Mitch McConnell: (13:04)
I’m very comfortable with my moral red line.

Jonathan Swan: (13:06)
Let me give you one specific. Help me understand this. I watched your speech last year in February on the Senate floor, after the second impeachment vote on Donald Trump. And it was an extraordinary speech. You spoke very powerfully against the most powerful figure in your party, the president. And you said Donald Trump’s actions preceding the January 6th insurrection were a, “Disgraceful, dereliction of duty and that he was practically and morally responsible,” your words, “For provoking the events at that day.” How do you go from saying that to two weeks later saying you’d absolutely support Donald Trump if he’s the Republican nominee in 2024?

Mitch McConnell: (13:53)
Well, as a Republican leader of the Senate, it should not be a front page headline that I will support the Republican nominee for president.

Jonathan Swan: (14:00)
After you’ve said that about him. I think it’s astonishing.

Mitch McConnell: (14:03)
I think I have an obligation to support the nominee of my party.

Jonathan Swan: (14:09)
Is there anything they could do?

Mitch McConnell: (14:10)
I will. That will mean that whoever the nominee is, has gone out and earned the nomination.

Jonathan Swan: (14:15)
Okay. But Donald Trump earned it last time. And I’m just trying to understand what you say matters. You’re a very important voice in this country. You’re the leader of your party. And you seem to hold two concurrent conflicted positions, which is-

Mitch McConnell: (14:30)
No, not at all inconsistent.

Jonathan Swan: (14:33)
If I just finished.

Mitch McConnell: (14:33)
Not at all inconsistent. I stand by everything I said.

Jonathan Swan: (14:34)
I understand but-

Mitch McConnell: (14:36)
On January 6th and everything I said on February the 13th.

Jonathan Swan: (14:38)
I understand that. But what I want to understand, which I haven’t heard you address is-

Mitch McConnell: (14:41)
Because I don’t get to pick the Republican nominee for president. They’re elected by the Republican voters all over the country.

Jonathan Swan: (14:49)
I fully understand that, but take Liz Cheney, for example, she-

Mitch McConnell: (14:51)
You want to spend some more time on this as well?

Jonathan Swan: (14:54)
I actually do. No, no. I genuinely want to understand this. I really want to understand how you think about this because Liz Cheney, who has the same view of viewers of January 6th, she said she doesn’t want Donald Trump anywhere near the White House and she’s going to work to not make that happen. Because she thinks that there are some things more important than party loyalty.

Mitch McConnell: (15:11)
Yeah. Oh, well you, maybe you ought be talking to Liz Cheney.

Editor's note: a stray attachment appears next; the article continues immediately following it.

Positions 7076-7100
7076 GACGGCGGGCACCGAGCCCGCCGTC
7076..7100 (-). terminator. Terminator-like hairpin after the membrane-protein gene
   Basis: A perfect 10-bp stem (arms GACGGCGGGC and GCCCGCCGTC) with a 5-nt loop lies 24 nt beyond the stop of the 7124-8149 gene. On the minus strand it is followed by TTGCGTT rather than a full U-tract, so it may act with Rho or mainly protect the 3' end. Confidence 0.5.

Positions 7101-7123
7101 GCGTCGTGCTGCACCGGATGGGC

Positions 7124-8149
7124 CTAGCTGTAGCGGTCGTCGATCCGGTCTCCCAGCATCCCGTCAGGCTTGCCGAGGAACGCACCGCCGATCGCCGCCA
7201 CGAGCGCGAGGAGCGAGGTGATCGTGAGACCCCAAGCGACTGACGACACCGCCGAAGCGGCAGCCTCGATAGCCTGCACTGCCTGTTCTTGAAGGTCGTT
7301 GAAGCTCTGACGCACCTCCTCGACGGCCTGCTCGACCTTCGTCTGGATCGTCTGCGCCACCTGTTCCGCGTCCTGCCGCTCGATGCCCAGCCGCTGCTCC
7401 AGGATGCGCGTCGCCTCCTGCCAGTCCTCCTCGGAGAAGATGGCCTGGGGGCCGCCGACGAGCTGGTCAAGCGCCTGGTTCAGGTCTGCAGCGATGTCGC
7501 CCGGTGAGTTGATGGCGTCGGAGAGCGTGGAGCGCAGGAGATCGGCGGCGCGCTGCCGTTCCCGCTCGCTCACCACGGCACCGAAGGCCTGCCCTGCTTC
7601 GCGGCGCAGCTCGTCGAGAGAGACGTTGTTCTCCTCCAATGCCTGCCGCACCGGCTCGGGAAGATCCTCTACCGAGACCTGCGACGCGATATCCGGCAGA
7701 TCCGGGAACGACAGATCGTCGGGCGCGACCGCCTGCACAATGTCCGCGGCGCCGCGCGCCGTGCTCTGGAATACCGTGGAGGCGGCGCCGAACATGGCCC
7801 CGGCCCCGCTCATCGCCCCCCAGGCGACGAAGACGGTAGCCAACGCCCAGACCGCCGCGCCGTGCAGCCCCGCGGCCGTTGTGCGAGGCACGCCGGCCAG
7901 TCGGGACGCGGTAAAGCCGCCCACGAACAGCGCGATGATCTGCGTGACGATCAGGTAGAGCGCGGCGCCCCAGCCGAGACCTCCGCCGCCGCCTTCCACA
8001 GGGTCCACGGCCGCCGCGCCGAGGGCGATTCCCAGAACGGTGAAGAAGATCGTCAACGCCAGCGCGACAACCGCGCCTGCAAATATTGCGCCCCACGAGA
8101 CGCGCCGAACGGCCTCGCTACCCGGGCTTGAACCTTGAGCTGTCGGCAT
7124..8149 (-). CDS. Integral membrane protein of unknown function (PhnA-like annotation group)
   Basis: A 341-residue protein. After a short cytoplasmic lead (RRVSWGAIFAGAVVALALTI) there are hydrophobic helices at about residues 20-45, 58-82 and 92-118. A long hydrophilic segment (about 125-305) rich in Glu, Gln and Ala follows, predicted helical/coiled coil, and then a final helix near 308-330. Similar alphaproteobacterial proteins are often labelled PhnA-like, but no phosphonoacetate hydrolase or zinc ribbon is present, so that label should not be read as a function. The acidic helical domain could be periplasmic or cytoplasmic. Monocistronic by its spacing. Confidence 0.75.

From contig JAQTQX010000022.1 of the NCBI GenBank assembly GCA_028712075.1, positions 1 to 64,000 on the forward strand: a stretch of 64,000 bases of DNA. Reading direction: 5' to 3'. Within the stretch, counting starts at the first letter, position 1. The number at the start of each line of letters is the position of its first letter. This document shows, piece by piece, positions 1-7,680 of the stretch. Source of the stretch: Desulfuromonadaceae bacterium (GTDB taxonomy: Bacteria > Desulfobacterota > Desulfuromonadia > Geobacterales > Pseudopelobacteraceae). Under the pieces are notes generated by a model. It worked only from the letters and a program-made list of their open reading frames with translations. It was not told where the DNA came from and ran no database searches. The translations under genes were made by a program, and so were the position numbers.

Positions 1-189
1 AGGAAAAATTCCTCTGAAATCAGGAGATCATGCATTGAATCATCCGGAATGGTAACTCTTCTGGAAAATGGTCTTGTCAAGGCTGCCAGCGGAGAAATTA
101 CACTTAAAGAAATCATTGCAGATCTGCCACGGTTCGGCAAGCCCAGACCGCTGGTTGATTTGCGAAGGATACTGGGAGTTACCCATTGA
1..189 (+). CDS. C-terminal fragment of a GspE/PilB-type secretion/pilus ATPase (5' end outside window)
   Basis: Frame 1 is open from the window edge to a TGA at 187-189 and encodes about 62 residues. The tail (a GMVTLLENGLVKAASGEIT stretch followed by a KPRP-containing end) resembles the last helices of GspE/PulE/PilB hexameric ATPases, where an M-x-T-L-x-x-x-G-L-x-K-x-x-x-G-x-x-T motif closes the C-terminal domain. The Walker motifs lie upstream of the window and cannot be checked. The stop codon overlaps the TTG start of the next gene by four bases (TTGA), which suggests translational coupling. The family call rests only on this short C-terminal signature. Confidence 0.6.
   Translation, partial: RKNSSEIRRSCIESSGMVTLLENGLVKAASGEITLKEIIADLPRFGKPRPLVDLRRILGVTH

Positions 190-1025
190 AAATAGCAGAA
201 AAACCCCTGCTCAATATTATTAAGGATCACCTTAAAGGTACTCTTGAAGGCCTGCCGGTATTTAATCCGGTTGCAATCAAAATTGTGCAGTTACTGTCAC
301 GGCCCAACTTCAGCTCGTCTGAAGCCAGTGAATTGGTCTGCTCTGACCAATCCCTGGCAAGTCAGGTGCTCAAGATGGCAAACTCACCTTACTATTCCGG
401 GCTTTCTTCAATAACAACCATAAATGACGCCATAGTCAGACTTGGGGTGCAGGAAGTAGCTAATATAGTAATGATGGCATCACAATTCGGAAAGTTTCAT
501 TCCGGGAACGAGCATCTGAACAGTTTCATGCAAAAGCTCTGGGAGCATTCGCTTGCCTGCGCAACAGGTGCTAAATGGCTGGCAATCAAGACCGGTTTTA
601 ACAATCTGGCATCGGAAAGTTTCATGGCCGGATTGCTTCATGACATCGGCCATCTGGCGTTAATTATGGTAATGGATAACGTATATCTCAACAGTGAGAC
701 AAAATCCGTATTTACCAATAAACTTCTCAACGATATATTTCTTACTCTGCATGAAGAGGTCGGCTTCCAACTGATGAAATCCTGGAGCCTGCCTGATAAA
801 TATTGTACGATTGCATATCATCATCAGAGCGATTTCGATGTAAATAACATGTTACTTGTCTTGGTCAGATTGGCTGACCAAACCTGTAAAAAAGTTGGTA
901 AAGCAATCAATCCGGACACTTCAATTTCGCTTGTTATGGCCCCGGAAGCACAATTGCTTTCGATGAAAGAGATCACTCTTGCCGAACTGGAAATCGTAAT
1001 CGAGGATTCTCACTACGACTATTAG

Jonathan Swan: (15:18)
No, but it’s not a gotcha. I’m just actually trying to understand, is there any threshold for you of what someone could do on a moral level?

Mitch McConnell: (15:24)
Well, you know I say many things I’m sure people don’t understand.

Jonathan Swan: (15:30)
Okay. Leader McConnell, your National Republican Senatorial Committee has its entire email messaging to voters around Donald Trump. My Axios colleague received 143 fundraising emails from the NRSC sent in March. 137 of them mentioned Trump by name. The NRSC is inundating voters with messages about how they need to stick with Trump. Be loyal to Trump. Sign up for Trump’s new social network, a private business. If his actions before the January six committee, the January six, constituted disgraceful dereliction of duty, why are you so comfortable with fundraising off his name?

Mitch McConnell: (16:09)
Well, I’m not the chair of the NRSC. That’d be a good question to ask him.

Jonathan Swan: (16:12)
Some influence, maybe.

Mitch McConnell: (16:13)
But generally speaking direct mail is designed to raise money. And I think it’s no secret the former president has a lot of grassroot support across the country. And my assumption is those appeals are designed to raise money. That’s what the Senatorial Committee does. And the former president has a lot of grassroot support. No question about it.

Jonathan Swan: (16:36)
So, it’s political expediency?

Mitch McConnell: (16:39)
Their job is to raise money. And my assumption is these appeals are crafted in such a way to raise small dollar dollars.

Jonathan Swan: (16:46)
They certainly raise money. There’s no question. Let’s talk about the midterm elections. And I specifically want to discuss strategy first. You’ve talked about the importance of having electable nominees. What does that mean to you?

Mitch McConnell: (17:01)
Well, what it means is if you look at where the Senate majority will lie, Georgia, North Carolina, Pennsylvania, New Hampshire, Ohio, Missouri, Nevada, Arizona, almost all of those states are competitive in November. And we’ve had difficulty in the suburbs the last few years. I’m looking for candidates who can appeal to suburban voters and actually win in November. And so it’s a value judgment. You look at the primary choices, poll data, back around, appeal. We had a couple of cycles where the attitude was, “Don’t get involved in primaries.” So I always like to mention to people for folks, you may have forgotten. Sharon Angle, Todd Akin, Richard Mourdock.

Mitch McConnell: (18:03)
Sharron Angle, Todd Akin, Richard Murdock.

Jonathan Swan: (18:03)
Christine O’Donnell?

Mitch McConnell: (18:06)
Christine O’Donnell.

Jonathan Swan: (18:08)
The witch. No, she’s not a witch. Sorry.

Mitch McConnell: (18:10)